Do you have any suggestions to improve self regulation of the trial Wildlife Protection Areas?

over 6 years ago
CLOSED: This map consultation has concluded

A review of the implementation of WPAs in other LGA’s has indicated that self-regulation is the preferred compliance approach due to:

• the high cost associated with proactive enforcement

• the limited ability to apply a penalty to owners of companion animals, in particular cats, in breach of the local order.

Council will adopt a similar model relying primarily on education and voluntary compliance.


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This consultation has concluded.

  • jen over 8 years ago
    Currently Sassafrass Gully has a large number of feral cats that have been breeding in the area for a number of years. These cats have been supported by people feeding them in the car park area. Without an active trapping program to remove these cats from the area any wildlife protection action is merely window dressing. What does the actions of one or two domestic cats owners matter when the area has freak cats that have been wild for multiple generations
    Hide reply (1)
    • kwaka over 8 years ago
      Feral cats would not go near people to be fed. Are you saying people are littering

      Which car park are you talking about? The south side car park in Springwood above Picnic Glen entrance has generations of homeless cats and kittens living in the drainage grids. Have noted food left there for them.
      Maybe Picnic Glen Reserve would be a better place for the trial WPA.

      As for the small car parking area at the start of Wiggins Track, near Sassafrass Gully, I have never seen any cats there.
      But plenty of dogs being walked.

      Further into the area marked for protection I have spotted wallaby, snake and lizard tracks over the years.
      As well as the actual animals.

      Other tracks have been human footprints, bmx bikes and the occassional trail bike.

      How will this protection area listing affect the homeless fellow that has been camped in there for years?
  • Norman over 8 years ago
    It may be worth a periodic trapping program for cats around the proposed areas. Or perhaps only around one of the areas as a test case for comparison ?
  • kulana over 8 years ago
    I understand Councils' concern with high costs of 'enforcing/managing' these areas, and the subsequent increased costs of holding (and euthanising) an increased number of trapped cats at the RSPCA pound.

    No doubt informal 'Neighbourhood Watch' type of groups will initially evolve to take an local interest in these areas thereby assisting council with their upkeep. I would hope these groups become formalised to prevent any inhumane behaviour towards the trapped animals.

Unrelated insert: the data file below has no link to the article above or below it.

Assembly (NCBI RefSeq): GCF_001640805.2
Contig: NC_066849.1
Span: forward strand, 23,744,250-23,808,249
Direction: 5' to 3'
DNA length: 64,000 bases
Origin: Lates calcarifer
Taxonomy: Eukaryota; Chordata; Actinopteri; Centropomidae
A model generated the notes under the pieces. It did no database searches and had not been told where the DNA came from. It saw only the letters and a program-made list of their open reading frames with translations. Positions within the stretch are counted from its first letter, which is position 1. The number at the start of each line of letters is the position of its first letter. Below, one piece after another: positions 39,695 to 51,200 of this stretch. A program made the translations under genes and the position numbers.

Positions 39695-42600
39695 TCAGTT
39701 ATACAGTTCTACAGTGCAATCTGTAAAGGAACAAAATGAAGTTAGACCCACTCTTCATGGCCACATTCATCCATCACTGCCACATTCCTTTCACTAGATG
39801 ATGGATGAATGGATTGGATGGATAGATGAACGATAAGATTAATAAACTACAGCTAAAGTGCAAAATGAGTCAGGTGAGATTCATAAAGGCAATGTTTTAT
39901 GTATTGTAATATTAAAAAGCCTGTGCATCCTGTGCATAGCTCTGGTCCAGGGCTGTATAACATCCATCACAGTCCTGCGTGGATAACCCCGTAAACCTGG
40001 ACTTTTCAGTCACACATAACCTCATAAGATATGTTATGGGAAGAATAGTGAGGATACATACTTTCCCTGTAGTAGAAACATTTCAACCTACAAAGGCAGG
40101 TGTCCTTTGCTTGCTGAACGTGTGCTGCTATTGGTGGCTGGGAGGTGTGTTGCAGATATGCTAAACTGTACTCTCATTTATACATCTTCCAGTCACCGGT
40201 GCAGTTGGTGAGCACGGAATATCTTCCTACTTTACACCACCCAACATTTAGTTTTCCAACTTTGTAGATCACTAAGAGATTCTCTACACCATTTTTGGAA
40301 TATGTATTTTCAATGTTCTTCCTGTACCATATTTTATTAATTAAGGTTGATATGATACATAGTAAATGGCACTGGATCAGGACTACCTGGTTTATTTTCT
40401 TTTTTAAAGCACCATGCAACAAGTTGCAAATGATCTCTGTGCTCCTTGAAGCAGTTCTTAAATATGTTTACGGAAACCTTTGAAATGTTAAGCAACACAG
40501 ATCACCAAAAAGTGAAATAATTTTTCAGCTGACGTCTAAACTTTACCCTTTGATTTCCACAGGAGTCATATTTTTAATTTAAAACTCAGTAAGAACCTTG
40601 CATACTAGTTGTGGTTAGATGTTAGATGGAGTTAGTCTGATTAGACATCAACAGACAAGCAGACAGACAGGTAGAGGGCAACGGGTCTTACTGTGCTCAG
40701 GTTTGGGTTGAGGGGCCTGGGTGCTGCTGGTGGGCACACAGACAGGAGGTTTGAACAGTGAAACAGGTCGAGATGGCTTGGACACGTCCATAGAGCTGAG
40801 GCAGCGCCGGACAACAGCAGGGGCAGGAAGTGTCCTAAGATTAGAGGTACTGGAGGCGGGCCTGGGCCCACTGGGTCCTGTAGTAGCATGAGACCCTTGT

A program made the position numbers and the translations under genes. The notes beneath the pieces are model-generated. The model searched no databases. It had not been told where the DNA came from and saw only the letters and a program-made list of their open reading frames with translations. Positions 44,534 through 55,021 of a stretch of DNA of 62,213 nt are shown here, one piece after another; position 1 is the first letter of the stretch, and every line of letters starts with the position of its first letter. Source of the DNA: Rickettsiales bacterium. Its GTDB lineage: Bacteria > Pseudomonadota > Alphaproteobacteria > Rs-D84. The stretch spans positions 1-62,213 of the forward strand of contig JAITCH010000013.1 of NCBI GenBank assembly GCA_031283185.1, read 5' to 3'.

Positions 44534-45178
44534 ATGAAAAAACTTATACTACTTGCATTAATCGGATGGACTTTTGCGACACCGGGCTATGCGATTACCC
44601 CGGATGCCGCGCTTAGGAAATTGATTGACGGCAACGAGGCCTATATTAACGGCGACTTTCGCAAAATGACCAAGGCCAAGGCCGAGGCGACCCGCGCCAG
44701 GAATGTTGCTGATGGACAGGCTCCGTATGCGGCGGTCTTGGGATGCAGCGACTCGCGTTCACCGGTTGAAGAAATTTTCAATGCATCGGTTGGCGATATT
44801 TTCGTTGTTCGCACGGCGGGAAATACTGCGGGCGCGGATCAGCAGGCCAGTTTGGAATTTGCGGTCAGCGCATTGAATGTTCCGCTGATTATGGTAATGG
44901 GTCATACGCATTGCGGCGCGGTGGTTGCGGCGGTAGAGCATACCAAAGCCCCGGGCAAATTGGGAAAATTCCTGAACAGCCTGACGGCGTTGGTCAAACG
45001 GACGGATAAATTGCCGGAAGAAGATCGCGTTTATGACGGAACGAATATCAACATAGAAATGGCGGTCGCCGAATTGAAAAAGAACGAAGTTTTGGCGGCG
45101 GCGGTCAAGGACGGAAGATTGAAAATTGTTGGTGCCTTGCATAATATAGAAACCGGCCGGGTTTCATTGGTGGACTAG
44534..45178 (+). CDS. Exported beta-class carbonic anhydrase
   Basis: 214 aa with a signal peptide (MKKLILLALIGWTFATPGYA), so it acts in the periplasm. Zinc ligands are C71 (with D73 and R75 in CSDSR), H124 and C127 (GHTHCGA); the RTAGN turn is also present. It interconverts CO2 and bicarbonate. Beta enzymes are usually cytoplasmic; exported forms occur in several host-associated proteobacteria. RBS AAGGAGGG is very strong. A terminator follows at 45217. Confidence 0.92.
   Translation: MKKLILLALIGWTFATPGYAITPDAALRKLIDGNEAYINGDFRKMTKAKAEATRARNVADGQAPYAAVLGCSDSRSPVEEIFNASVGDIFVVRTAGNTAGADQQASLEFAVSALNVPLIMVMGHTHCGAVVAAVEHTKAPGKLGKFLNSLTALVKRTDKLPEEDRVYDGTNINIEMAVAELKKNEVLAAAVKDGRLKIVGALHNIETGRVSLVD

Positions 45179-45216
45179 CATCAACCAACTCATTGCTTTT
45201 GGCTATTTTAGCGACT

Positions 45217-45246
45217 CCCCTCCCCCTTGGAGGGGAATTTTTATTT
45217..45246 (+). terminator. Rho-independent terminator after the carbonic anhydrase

I watch with interest as these pilot areas are established.
  • anne over 8 years ago
    I am writing to strongly support the introduction of both registration and confinement of cats. I have seen personally the damage to wildlife done by cats in my local area.
    we have the privlege of living in a national park,surely we have some obligation to maintain a healthy environment for the wildlife that share and enrich our environment.
    Regulation and enforcement are the only true means of successfully limiting the impact of cats on our native wildlife.
  • bush bird over 8 years ago
    Self regulation is code for 'do nothing', whilst acknowledging that BMCC is short of $.
    Warringah and Willoughby Councils have active fox and cat control programmes and Willoughby claims this has resulted in an increase in the presence of wildlife in its WPA's.

    Self-regulation is not good enough.
    What about all the stray/feral/NOT micro-chipped cats roaming and predating?
    I have heard a NPWS Ranger talk about how easy it was to trap feral cats.
    BMCC in partnership with NPWS must undertake fox baiting and cat trapping, unpalatable as it may be to some people OR offer trap hire to residnets.
    Cats in a WPA are in breach of the legislation and councils are authorised under legislation to catch and handle cats.
    Dog owners in the mtns are notorious for letting their dogs run in the bush, including the Nat Parks. Ranger presence and some fines is seriously needed.

    Unless predator controls and proactive enforcement are implemented it is probable that the trial will be called a failure because wildlife numbers/species do not increase. With predator controls in place a 2year trail may be adequate.

    Is BMCC serious about protecting wildlife and implementing WPA's? or dodging the issue?
  • mumbles over 8 years ago
    As I fully agree with the concept of Wildlife Protection Ares, I think it is only fair for Council to provide off leash areas for Dog owners.